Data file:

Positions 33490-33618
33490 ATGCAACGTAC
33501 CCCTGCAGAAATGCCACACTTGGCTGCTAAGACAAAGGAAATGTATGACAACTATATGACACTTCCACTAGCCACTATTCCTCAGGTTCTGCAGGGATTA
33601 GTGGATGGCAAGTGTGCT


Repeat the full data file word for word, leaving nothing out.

Positions 33490-33618
33490 ATGCAACGTAC
33501 CCCTGCAGAAATGCCACACTTGGCTGCTAAGACAAAGGAAATGTATGACAACTATATGACACTTCCACTAGCCACTATTCCTCAGGTTCTGCAGGGATTA
33601 GTGGATGGCAAGTGTGCT